Although, 'keep up sessions' are skilfully delivered, some whole-class phonics sessions are too difficult for pupils who are still at the very early stages of learning to read. For some of these pupils, their reading books are not well matched to their phonic ability and understanding.

Leaders want all pupils to feel valued and to develop tolerance and acceptance of individual differences.

They ensure that the resources in school represent diverse groups of people in society. Pupils learn about people from different faiths through visitors to schools, such as the local Iman and a local Christian charity group. Pupils learn about different types of families.

They also learn to respect different generations through reading alternative traditional tales, such as 'Jim and the Beanstalk'.

Pupils and children in early years behave well. They cooperate and play well to-gether.

Adults model respectful and kind relationships across school and pupils copy this in their own interactions. Children in the early years are encouraged to make healthy choices with their food and drinks.

Governors are committed to the school.

They provide challenge and support to school leaders. However, leaders' evaluation of school standards is over generous in terms of the quality of education, including in the early years. Staff are overwhelmingly proud to work at Osbaldwick Primary Academy.

They say that leaders have created a happy and positive school.


The arrangements for safeguarding are effective.

Leaders adopt an 'it could happen here' approach to safeguarding.

They have put in place robust systems to ensure that all adults are well trained and understand their roles and responsibilities. There are clear, and well managed, systems for identifying any risks and leaders are persistent in securing appropriate help and support for pupils. They work well with a range of external agencies.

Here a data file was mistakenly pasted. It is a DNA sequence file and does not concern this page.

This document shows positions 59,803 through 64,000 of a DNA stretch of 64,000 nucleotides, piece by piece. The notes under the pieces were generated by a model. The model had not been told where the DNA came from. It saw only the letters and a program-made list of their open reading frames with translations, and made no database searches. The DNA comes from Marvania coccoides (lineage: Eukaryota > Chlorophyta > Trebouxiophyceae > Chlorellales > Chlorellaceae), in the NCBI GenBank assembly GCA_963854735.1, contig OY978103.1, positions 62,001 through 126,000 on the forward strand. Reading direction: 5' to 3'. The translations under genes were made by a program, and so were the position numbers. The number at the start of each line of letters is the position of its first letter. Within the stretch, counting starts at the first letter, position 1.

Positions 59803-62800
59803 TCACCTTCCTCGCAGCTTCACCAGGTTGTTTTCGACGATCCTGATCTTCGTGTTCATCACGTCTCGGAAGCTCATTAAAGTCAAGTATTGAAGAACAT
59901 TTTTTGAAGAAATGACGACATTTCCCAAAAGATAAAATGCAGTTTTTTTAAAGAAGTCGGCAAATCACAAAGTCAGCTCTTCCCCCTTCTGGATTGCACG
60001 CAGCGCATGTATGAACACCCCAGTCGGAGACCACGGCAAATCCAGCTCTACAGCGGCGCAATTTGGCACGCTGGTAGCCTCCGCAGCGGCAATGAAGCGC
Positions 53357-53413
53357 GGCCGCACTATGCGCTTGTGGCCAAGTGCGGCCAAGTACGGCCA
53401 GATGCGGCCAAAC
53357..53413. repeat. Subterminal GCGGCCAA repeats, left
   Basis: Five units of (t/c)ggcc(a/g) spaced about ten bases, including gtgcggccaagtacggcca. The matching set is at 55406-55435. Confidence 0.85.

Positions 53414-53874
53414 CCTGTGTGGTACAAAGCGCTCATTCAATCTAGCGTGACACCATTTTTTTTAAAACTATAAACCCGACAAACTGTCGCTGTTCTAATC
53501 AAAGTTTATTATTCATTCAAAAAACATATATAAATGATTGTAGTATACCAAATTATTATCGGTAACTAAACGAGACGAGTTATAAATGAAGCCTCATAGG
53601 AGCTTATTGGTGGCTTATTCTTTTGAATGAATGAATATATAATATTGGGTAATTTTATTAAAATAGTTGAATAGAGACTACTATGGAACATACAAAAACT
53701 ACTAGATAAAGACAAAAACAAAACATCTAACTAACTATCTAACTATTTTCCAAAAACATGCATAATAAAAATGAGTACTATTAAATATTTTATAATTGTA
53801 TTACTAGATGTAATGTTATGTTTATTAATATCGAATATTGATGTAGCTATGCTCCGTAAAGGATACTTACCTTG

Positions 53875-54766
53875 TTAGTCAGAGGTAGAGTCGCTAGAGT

Careful consideration has been given to online safety. Pupils use chrome books to learn in many subjects and leaders have put in place systems to ensure they are safe online. School leaders are well supported by the trust, who oversee safeguarding processes and procedures.

What does the school need to do to improve?

(Information for the school and appropriate authority)

• Assessment is not used effectively to ensure that provision is right for pupils who are still at the early stages of learning to read. This means that the weakest readers are not catching up to their peers quickly enough. Leaders should ensure that assessment in early reading is used to ensure pupils access reading books which match their ability and identify next steps to support pupils to build understanding and confidence in reading.

• In some subjects, composites of learning are not broken down into precise, well-sequenced steps. This means that pupils are not building important knowledge over time. Leaders should ensure that they identify the precise components of learning required to understand more complex ideas, and the order in which they should be taught.

• In early years, there is not a clear, well-sequenced curriculum in place. This means that children are not fully prepared for key stage 1. Leaders should ensure that the early years curriculum is carefully considered and broken down into precise, well-sequenced steps.